If you check Google satellite images, you’ll see that the countryside is criss-crossed with dirt roads, so while you could very easily stray from this route it really is hard to get terribly lost. None of these roads (more like lanes) are heavily trafficked and they are a delight to ride. Whatever you do, avoid National Highway 6, which is terrifying in a vehicle or tuk tuk, so imagine what it’s like on a bicycle.
If that does sound too complicated for you, then there’s a much easier ride you can do to the Tonle Sap lake, 12kms away, which while it isn’t as interesting, nevertheless takes you through the countryside. You can follow the riverside in the opposite direction to that you’d take to go to the temples.
The trip is best done on a mountain bike, as it can get bumpy – or you can take the smooth Road 63. On the way back stop at Wat Atwea, a lovely pagoda with a rarely visited Angkorian temple tucked behind. No Angkor Pass needed, as it’s free.
When to cycle around Siem Reap
The comparatively cooler December through February ‘winter’ months are the best time of year for cycling around Siem Reap. This is when the weather is loveliest and there are balmy breezes. You can explore on two wheels to your heart’s content and can easily ride comfortably from dawn until dusk.
This is also high season, however, so the traffic is at its worst and the road to Angkor is busy just before sunrise and gridlocked after sunset.
March and April are the hottest and driest months, when it’s sweltering and you should limit rides then to early morning and late afternoon. Stay out all day and you risk getting sunstroke and suffering from dehydration.
During the monsoon season, from May until October, the weather is temperamental and there’s always a chance of rain. In the second half of the monsoon season the issue is not when it will rain but for how long – you need to be prepared to get wet.
Having said this, there are some days during monsoon when it’s gorgeously sunny and dry. We recently had ten such clear, beautiful, blue-sky days. Hope for those while you’re here.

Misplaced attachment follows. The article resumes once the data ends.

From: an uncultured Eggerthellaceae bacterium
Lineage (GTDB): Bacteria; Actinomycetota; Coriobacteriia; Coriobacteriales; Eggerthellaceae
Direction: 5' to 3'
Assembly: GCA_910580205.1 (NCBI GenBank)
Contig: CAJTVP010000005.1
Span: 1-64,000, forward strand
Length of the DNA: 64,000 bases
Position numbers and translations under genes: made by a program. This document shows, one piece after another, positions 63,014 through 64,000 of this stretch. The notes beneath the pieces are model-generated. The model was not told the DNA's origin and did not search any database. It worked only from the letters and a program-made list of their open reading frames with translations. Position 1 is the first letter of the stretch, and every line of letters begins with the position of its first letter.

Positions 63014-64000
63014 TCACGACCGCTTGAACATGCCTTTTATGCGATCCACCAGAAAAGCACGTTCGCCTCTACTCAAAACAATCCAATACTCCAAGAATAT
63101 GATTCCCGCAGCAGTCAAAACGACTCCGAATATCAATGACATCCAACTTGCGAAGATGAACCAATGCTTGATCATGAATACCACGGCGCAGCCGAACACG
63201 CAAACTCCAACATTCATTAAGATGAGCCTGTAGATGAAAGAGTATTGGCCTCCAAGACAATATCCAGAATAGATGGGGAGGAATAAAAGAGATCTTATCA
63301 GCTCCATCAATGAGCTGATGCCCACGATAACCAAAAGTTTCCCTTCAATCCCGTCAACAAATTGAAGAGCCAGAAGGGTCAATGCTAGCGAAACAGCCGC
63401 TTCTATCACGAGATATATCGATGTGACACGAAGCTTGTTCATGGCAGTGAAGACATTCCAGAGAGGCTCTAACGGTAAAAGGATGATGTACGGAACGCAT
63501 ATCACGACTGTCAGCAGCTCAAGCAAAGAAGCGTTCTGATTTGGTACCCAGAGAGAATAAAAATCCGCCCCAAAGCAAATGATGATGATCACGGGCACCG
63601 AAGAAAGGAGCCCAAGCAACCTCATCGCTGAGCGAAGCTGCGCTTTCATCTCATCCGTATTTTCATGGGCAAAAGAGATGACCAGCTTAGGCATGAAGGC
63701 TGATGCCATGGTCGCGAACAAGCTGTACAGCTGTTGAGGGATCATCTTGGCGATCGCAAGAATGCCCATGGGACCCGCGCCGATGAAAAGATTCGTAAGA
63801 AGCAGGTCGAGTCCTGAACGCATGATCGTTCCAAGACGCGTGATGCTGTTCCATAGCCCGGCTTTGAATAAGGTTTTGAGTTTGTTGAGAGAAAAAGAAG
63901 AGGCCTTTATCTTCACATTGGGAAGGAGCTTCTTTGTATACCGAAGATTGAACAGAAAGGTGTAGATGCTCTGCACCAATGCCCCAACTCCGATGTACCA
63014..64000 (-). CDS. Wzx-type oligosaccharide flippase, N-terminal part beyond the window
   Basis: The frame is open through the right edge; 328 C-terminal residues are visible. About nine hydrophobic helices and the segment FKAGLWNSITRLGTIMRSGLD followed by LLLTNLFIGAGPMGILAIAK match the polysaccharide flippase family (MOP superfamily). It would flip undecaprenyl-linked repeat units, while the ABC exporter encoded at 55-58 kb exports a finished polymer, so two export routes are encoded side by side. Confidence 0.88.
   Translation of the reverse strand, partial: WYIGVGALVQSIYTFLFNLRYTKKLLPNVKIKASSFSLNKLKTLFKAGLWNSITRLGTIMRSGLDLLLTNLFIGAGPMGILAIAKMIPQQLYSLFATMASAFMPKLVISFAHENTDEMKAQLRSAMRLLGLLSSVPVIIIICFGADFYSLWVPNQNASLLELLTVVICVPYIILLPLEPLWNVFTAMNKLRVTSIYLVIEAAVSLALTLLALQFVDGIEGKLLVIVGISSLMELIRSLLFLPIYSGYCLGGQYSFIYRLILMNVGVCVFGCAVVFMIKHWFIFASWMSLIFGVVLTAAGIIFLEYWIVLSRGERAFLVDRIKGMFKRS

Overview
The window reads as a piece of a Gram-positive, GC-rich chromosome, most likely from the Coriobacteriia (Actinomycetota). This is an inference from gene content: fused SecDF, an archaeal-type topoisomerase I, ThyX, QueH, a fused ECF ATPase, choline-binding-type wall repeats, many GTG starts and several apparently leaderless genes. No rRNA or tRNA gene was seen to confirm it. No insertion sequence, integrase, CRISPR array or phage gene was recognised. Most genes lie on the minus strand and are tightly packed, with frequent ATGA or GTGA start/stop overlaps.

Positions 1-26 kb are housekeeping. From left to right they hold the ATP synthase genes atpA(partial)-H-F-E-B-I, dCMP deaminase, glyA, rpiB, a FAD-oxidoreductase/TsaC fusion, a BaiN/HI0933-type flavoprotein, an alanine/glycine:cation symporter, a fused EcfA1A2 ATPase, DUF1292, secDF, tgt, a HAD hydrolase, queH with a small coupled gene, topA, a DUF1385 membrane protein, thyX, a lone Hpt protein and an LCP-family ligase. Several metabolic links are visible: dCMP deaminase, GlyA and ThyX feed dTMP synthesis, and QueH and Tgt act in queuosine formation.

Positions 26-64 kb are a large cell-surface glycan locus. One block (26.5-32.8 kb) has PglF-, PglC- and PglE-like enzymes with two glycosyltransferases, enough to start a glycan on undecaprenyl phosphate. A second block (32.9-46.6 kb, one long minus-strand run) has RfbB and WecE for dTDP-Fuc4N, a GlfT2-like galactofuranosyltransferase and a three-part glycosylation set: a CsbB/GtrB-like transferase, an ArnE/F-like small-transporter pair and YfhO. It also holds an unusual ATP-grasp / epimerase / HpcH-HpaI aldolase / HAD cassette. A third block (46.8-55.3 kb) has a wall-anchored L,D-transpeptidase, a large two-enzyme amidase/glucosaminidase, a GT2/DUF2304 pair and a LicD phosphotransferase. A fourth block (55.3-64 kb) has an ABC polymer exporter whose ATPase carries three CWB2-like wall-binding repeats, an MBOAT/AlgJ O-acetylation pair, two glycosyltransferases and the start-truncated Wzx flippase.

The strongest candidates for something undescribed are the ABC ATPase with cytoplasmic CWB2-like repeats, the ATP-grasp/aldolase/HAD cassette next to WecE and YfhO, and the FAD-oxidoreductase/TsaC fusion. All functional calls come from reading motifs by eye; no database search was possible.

Tips for cycling around Siem Reap
- Ensure you have insurance – don’t even think about coming to Cambodia without travel insurance and definitely don’t even think about cycling around Siem Reap let alone getting on a bike without it. The road accident rate is scarily high and hospitals are ill equipped to deal with serious injuries. If the worst was to happen you’d be flown to Bangkok. Most bike rental shops will also require that you replace or repair stolen or damaged bikes – even from your hospital bed!
- Wear a helmet – don’t think twice about the helmet (see above); most bike rental shops offer them.
- Take a krama – the traditional Cambodian checked cotton scarf, called a krama, is handy for keeping the sun off your neck and wiping the sweat from your brow. Cambodians take delight in telling you about all the other uses it has. You can buy them in the markets.
- Protect yourself from the sun – slather on strong sunscreen, wear good sunglasses, pop on a hat when you don’t have your bike helmet on, and cover up: wear lightweight long-sleeved cotton shirts and pants. If you’re planning on doing a lot of cycling, or just spending a lot of time outdoors, high-tech long-sleeved shirt and lightweight travel pants with UV protection are essential. Avid cyclists love the unisex sun-protective leg sleeves.
- Protect yourself from mosquitoes – malaria and dengue fever, carried by mosquitoes, are an issue in rural villages and more off the beaten track temples. Wear long-lasting insect repellant (the mosquito repellant bracelets, anti-bug balm and towelettes are also brilliant) and, once again, cover up. It’s worth investing in long-sleeved shirts and long trousers with insect shield. Bug-free hats and long-sleeved t-shirts are also useful.
- Dress modestly – long sleeves and trousers are also more respectful to locals than tank tops and short shorts. Keep in mind that the archaeological ruins you’re exploring are religious monuments. A code of conduct was introduced in December 2015 and there are fines for flouting it.
- Protect yourself from the rain – while you can buy a $1 plastic poncho at the market, they can be very uncomfortable when the humidity is high. You’re far better off bringing a quality, hi-tech, light-weight waterproof rain jacket in the wet season. Make sure that it’s a well ventilated breathable jacket as things can still get steamy. Bring a small, fold-up, quality travel umbrella for ambling around the temples (the cheap ones at the markets break easily) and a waterproof daypack. A small micro-fibre travel hand-towel will also get used.
- Protect your Angkor Pass – Apsara Authority guards check tickets at every temple so if you lose or damage your Angkor Pass you’ll need to buy a new one. Bring a protective, waterproof plastic pouch to hold your ticket (and phone, etc); buy one that you can wear around your neck so you don’t have to search for it every time.
- Take zip-lock bags – available from Angkor Market and Lucky supermarkets, these are also great for keeping your Angkor Pass, money, phone, and camera dry and secure.
- Wear good waterproof walking shoes – if you’re planning on scrambling a lot of ruins and spending more time on the ground than a bike, rather than buy cycling shoes we highly recommend investing in top quality waterproof walking shoes or hiking boots if you like the extra support, and cushioned socks. Good tread is important as the temples can get incredibly slippery when wet.